Helms School of Government


Doctor of Philosophy in Criminal Justice (PhD)


Vincent Giordano


domestic violence, law enforcement, victims, advocacy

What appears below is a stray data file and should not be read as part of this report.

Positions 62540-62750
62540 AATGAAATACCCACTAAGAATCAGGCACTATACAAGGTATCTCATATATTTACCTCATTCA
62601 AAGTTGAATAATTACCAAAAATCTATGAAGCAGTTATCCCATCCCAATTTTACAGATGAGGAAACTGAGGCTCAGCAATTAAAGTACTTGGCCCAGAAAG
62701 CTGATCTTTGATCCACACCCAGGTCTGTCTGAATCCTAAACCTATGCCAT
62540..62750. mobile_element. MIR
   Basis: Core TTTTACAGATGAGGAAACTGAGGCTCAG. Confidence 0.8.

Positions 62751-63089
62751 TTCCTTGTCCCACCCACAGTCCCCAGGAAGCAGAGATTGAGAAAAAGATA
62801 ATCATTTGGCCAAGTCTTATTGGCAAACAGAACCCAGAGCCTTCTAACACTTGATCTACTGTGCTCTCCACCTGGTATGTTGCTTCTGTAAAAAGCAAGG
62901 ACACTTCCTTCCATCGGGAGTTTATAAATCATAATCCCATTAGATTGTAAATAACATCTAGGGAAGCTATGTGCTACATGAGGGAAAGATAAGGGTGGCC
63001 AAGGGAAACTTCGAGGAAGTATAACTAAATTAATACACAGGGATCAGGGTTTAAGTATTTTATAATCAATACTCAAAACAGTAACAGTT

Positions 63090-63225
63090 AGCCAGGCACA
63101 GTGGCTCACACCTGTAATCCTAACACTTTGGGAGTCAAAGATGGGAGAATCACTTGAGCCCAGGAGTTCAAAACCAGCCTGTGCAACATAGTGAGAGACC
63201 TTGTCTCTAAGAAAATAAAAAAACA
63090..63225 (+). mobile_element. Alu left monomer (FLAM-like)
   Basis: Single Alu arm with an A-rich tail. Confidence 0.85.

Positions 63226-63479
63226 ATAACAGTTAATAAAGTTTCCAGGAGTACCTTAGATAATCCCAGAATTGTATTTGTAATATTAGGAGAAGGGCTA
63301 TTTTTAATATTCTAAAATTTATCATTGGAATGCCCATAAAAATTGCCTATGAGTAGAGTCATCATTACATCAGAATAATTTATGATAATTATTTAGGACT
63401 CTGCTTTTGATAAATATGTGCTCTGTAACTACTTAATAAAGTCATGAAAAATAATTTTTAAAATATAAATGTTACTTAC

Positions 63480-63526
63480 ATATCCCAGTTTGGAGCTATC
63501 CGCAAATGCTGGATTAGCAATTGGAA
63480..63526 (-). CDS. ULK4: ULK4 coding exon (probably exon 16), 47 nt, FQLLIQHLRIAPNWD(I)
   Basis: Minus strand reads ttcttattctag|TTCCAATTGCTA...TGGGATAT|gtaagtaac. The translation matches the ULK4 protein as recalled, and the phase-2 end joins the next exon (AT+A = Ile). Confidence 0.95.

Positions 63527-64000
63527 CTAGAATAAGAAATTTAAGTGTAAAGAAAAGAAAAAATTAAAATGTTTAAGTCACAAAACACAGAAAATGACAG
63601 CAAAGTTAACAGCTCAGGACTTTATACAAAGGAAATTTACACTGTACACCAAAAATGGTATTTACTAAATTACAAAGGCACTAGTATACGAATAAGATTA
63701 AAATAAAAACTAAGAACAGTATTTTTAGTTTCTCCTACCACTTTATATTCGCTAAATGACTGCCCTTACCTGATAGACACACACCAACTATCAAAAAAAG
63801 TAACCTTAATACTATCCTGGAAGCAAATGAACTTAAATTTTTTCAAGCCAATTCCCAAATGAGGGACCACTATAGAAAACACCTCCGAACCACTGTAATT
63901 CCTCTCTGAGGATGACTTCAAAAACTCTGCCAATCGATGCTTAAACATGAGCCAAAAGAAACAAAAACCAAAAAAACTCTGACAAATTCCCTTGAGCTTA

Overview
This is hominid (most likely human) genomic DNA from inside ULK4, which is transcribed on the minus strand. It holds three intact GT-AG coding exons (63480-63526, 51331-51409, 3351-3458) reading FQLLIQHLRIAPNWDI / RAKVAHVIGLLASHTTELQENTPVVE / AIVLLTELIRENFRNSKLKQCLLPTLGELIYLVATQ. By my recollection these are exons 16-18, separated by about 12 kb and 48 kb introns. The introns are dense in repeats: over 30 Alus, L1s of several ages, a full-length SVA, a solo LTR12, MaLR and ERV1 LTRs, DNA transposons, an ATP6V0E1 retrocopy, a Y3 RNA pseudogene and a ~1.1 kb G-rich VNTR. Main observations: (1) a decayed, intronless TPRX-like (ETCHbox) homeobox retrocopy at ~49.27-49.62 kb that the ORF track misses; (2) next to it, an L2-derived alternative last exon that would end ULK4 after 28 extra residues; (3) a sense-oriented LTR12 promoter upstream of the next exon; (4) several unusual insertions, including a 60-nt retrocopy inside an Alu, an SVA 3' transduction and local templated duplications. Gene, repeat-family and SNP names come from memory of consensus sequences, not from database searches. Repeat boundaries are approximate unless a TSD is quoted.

Domestic violence incidents impact the daily activities of the law enforcement agencies responsible for responding to these calls for service. Legislators and law enforcement leaders have expended countless hours, staffing, and finances to adequately protect the victims of domestic violence. In Virginia, an essential component of protecting victims of domestic violence involves the referral process, used by law enforcement officers to connect victims of domestic violence to domestic violence advocacy groups. The Code of Virginia and law enforcement agencies receiving accreditation through the Virginia Law Enforcement Professional Standards Commission (VLEPSC) require these referrals. There is available research regarding the referral process at metropolitan law enforcement agencies across the United States. However, there is a gap regarding how Virginia law enforcement officers employed with VLEPSC-accredited agencies serving populations less than 50,000 describe their experiences and the navigation of the referral process. This qualitative study utilized semi-structured interviews to assess the perspectives of 15 law enforcement officers who served in a full-time capacity and were responsible for investigating domestic violence incidents reported to the Goochland County Sheriff’s Office, Greene County Sheriff’s Office, King George County Sheriff’s Office, Winchester Police Department, and the Woodstock Police Department. This study found the following: (a) rural law enforcement officers struggle with the strict level of confidentiality advocacy services, (b) it is imperative for law enforcement officers to take an active role in their education regarding the domestic violence process, and (c) rural law enforcement officers need extended training regarding domestic violence.

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